Skirting and Fluting

That last rose has now been pruned, another one has been hooked back on to the tree it is supposed to be clambering up, another border got edged and weeded, along with the short strip of hedge that we planted last year. Some of the remaining bamboo clumps were thinned out. In all, I am steadily ticking off the maintenance tasks on the list as Spring advances. I’ve also had a go at a few additions, such as sorting out the back steps of the patio (making them a teeny bit safer a look a lot nicer). Three other jobs I also managed are:

  1. Fluting the Landing Pad with cut branches
  2. Clearing the ivy and other debris from the bottom of the hedge
  3. Cleaning the very last section of the top patio that – for some reason – I’ve always previously neglected

Fluting the Landing Pad killed two birds with one stone. I had a lot of large branches from when I took out the lower branches of the goat willow last year, lifting the canopy off the cherry tree and letting more light to the area behind it. I needed to get rid of these branches. They would take too long to rot down, would not go in the compost bin and would be nuisance to burn. Instead, I chopped them up into sections and laid them – overlapping – around the rim of the Landing Pad.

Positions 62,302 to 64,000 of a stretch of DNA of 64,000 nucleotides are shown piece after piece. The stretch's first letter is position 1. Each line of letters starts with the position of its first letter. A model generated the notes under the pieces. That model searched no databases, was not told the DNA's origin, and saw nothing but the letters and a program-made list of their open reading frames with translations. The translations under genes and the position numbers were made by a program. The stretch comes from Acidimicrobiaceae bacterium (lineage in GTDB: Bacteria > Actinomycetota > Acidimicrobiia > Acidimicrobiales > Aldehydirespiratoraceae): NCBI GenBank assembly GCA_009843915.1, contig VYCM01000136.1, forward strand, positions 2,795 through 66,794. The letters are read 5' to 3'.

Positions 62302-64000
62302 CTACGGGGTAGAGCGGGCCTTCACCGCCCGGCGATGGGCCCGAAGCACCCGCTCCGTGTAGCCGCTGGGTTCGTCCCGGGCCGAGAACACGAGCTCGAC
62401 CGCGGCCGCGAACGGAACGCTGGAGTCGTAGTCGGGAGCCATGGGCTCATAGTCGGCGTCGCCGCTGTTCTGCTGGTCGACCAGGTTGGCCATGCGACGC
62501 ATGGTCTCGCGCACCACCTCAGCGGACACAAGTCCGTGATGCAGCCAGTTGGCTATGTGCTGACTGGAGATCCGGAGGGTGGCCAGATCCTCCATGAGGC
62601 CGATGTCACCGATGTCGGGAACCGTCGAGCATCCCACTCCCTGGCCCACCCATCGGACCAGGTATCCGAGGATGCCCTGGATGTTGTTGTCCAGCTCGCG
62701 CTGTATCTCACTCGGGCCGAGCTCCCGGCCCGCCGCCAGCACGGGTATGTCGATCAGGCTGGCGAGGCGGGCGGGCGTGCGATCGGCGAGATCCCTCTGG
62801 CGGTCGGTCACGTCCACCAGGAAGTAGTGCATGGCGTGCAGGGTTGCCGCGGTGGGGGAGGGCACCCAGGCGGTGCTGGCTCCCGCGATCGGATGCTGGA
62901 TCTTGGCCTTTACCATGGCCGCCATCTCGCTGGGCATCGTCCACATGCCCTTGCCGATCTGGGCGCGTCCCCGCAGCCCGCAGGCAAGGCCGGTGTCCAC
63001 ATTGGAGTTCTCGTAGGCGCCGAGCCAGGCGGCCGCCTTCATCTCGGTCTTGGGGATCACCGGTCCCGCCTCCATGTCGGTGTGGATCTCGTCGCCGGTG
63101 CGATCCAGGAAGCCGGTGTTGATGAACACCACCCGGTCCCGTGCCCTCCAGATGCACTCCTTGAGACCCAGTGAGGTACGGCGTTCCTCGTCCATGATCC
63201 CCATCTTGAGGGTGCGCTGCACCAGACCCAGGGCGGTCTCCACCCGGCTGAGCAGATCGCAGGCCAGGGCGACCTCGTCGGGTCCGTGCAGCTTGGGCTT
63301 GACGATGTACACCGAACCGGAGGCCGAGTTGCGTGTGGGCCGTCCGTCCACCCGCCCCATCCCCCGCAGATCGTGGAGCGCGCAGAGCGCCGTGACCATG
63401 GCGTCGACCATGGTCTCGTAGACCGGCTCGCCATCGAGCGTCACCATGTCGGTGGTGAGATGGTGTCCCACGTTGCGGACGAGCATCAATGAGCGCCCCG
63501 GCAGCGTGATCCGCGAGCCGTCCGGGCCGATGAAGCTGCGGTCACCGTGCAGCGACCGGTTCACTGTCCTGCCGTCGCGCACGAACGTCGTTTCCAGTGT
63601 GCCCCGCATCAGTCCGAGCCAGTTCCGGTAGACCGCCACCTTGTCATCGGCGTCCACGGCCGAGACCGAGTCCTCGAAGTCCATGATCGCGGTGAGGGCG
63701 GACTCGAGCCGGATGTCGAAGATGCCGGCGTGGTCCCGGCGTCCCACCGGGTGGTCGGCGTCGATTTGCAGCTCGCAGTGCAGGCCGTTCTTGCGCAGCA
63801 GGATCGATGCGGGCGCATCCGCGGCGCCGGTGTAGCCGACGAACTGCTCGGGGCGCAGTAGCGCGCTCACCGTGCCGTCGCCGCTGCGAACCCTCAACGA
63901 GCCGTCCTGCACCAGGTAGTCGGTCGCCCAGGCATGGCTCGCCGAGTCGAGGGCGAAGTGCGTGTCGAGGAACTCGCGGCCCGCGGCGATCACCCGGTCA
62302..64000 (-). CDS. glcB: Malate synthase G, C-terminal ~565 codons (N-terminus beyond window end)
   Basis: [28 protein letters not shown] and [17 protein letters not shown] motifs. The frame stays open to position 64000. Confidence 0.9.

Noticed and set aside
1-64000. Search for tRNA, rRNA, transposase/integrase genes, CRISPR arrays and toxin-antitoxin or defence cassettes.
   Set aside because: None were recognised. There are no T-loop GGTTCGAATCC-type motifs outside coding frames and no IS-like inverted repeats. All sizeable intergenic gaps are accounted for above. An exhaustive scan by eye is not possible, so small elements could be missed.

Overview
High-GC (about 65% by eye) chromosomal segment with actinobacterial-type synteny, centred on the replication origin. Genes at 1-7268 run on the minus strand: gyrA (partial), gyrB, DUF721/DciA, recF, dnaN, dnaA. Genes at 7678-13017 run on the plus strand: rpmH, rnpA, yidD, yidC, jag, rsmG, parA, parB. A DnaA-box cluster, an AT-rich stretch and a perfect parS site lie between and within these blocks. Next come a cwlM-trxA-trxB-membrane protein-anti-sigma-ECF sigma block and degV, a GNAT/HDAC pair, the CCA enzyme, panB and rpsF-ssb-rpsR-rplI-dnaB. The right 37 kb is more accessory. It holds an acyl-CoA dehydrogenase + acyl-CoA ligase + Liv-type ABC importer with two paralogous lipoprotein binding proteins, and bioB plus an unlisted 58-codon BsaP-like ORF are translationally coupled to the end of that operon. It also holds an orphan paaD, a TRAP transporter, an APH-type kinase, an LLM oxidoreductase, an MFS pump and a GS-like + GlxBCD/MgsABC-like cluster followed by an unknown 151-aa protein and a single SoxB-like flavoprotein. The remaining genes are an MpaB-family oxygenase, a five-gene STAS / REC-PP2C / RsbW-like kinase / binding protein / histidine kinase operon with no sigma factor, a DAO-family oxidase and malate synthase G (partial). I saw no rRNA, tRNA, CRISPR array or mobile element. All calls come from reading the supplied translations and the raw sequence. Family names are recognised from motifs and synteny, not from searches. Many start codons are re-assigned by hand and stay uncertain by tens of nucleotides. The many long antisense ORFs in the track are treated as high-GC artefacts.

This should also stop the birds and whatever other animal from flipping the bark chippings into the border in search of food, which is mischief they were up to since that border was made. There’s just the smallest chance for a stubbed toe, but in all, I think it looks like a very pretty way to get rid of some unwanted garden prunings.

Next, I gave the hedge some more attention. I had already managed to cut it and I made it narrower than it has been (I think it imperceptibly grows out over the years until it needs a sudden hack-back). I’m going to narrow the hedge just a little further next year but the majority of it came off in this winter’s cut. It exposed a strip of ground that was previously under the hedge and is now in the open. I spent some time scrabbling around the base, taking out debris and dead branches, leaves, stones and a lot of ivy that had repeatedly layered. I left the area right under the hedge as-is. The clean-up was only for the newly area exposed. After clearing the worst and using the lawn mover to vac up the rest, I’m left with a strip of bare ground that I’ll need to re-seed with grass when the weather improves.